A disturbance in the Atlantic Ocean is set to become a tropical storm, bringing strong winds, coastal flooding, and rip currents to the Mid-Atlantic coast from North Carolina to New Jersey. Get the latest updates on the storm and preparations from authorities.
An Atlantic Ocean disturbance is on the verge of evolving into a tropical storm as it approaches the North Carolina coast by Friday night. This impending tropical storm poses a significant threat of high winds, coastal flooding, and life-threatening rip currents along the mid-Atlantic coastline, extending northward to New Jersey over the weekend.
Tropical Storm Warning:
The National Hurricane Center (NHC) has issued a tropical storm warning encompassing a vast stretch from Cape Fear, N.C., to Fenwick Island, Del., as of Thursday. This warning includes key areas like Albemarle and Pamlico sounds in North Carolina, the Tidal Potomac River south of Cobb Island, Md., and Chesapeake Bay south of North Beach, Md. Additionally, a storm surge watch is in effect from just north of Wilmington, N.C., to the Potomac River in Virginia, just south of the Delaware line.
Rainfall and Flood Concerns:
Anticipate substantial rainfall in the range of 3 to 5 inches across North Carolina and Virginia, persisting into Saturday, with localized areas receiving as much as 7 inches. The mid-Atlantic region down to southern New England is projected to receive 2 to 4 inches of rainfall from late Friday through Sunday, potentially leading to isolated urban and small stream flooding.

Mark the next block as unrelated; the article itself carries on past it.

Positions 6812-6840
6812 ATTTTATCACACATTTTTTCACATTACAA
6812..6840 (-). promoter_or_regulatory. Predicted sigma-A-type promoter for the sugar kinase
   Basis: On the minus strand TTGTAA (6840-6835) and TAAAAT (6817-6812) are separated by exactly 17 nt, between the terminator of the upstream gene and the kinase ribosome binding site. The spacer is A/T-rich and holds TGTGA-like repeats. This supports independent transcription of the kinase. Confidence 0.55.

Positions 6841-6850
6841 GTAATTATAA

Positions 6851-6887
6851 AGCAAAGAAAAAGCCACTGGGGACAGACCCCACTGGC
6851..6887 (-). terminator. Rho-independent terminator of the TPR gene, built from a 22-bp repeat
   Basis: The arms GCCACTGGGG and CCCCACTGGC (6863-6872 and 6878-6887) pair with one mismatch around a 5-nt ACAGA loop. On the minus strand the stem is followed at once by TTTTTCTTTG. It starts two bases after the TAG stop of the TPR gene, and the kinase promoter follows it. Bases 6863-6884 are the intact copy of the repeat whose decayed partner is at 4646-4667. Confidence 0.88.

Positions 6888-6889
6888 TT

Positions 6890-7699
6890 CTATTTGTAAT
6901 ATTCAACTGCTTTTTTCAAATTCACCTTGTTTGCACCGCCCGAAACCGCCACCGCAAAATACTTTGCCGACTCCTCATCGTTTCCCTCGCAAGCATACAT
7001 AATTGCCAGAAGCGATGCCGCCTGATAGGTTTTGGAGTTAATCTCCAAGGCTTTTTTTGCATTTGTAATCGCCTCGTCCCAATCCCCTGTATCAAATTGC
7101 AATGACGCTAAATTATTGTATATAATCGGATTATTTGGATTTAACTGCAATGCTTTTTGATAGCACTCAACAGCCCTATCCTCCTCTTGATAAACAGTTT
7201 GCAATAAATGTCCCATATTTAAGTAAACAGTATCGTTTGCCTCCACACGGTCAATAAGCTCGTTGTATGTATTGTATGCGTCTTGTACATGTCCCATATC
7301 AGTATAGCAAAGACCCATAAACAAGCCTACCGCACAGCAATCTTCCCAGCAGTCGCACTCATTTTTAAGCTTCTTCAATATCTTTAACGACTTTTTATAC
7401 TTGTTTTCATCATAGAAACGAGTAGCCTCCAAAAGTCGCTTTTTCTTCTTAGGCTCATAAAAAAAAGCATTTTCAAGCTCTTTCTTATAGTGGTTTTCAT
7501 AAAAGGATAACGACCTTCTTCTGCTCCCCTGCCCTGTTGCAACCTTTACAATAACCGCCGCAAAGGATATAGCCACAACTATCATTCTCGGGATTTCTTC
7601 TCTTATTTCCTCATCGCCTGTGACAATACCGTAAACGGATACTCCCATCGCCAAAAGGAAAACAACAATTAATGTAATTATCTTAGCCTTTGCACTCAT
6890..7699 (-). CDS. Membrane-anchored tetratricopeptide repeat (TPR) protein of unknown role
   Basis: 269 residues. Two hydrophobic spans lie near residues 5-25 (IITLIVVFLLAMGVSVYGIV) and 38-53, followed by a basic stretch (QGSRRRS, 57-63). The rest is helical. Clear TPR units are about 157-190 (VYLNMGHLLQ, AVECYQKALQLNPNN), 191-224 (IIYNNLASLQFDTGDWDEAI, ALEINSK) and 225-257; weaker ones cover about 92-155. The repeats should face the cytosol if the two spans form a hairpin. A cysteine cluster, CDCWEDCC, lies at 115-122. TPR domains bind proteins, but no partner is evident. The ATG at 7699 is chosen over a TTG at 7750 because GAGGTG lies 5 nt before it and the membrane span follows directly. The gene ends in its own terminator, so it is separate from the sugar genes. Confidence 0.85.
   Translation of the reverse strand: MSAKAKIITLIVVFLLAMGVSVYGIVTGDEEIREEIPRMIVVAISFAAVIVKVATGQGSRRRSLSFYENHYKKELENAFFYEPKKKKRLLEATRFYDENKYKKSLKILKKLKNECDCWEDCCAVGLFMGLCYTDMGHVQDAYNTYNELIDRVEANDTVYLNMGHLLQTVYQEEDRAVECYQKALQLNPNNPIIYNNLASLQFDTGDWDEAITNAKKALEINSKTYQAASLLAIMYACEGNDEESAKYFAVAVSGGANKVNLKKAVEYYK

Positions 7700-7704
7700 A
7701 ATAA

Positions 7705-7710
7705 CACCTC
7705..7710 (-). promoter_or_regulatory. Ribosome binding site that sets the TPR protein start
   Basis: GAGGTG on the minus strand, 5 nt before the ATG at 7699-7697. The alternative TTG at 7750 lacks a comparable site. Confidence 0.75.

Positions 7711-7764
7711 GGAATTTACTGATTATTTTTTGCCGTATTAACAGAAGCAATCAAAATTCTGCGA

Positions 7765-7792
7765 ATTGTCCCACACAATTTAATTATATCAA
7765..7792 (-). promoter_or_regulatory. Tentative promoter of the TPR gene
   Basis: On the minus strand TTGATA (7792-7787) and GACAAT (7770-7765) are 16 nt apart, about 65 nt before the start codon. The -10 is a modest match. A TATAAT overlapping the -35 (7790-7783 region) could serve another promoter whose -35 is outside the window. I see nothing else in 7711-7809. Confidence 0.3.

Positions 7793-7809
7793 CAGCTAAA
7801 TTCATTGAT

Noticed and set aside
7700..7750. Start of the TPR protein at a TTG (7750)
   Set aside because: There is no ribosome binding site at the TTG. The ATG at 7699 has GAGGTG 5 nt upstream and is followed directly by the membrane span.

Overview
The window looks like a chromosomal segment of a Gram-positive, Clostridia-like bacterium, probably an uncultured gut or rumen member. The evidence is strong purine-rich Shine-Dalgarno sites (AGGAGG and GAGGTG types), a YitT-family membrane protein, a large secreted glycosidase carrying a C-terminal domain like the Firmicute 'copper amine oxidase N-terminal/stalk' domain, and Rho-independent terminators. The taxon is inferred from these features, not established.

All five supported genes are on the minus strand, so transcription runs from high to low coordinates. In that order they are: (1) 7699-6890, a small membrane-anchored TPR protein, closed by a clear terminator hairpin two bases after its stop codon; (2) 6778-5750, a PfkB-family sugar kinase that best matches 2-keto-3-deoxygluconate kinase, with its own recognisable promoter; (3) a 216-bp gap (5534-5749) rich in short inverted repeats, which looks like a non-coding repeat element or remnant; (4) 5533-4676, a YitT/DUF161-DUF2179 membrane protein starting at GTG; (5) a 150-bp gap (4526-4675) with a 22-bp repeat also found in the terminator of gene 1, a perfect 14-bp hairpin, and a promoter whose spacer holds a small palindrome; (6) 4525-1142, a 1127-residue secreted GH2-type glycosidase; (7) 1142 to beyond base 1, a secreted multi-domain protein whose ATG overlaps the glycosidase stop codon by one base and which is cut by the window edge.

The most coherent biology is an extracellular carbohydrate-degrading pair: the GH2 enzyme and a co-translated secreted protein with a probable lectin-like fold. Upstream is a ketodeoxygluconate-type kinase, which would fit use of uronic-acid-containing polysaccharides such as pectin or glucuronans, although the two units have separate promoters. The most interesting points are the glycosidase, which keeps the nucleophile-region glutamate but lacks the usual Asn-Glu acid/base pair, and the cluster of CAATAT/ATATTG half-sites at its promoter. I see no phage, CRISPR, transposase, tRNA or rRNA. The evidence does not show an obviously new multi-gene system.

Specific areas, spanning from Surf City, N.C., to Chincoteague, Va., could witness flooding reaching 2 to 4 feet if the storm surge coincides with high tide. Moreover, portions of the Outer Banks are likely to experience floodwaters rising between 3 and 5 feet. The lower Chesapeake Bay may see surges resulting in 2 to 4 feet of flooding, while areas farther up the bay could witness 1 to 3 feet of flooding.
Path and Potential Impact:
The NHC predicts that “Potential Tropical Cyclone 16,” as it’s termed, will continue its northward movement, with the cyclone’s center expected to approach the North Carolina coast within the warning area on Friday night and Saturday. The system is currently moving north at 7 mph but is projected to take a northwest-north trajectory later on Friday. There is also a slight risk of tornadoes in the mid-Atlantic states on Friday and Saturday, as stated by the NHC.
While the system may not escalate into a hurricane, it is expected to generate hazardous tropical-storm conditions along parts of the southeast and mid-Atlantic coasts.
Storm Naming and Preparedness:
Should the system attain tropical storm status, it will be designated as Ophelia, marking the 16th named storm of the 2023 Atlantic hurricane season.
North Carolina Governor Roy Cooper and the state’s department of public safety have urged residents in the eastern and central regions of the state to be well-prepared for tropical weather in the coming days. They have cautioned about potential hazards such as downed trees, power outages, and flooding, emphasizing the importance of staying informed through the latest weather forecasts.
“As tropical weather threatens our state again, we are reminded of the importance of being prepared by having a family emergency plan and kit,” Governor Cooper emphasized in a statement on Thursday.
North Carolina Emergency Management director Will Ray assured that the department is ready to provide necessary resources to address the situation.
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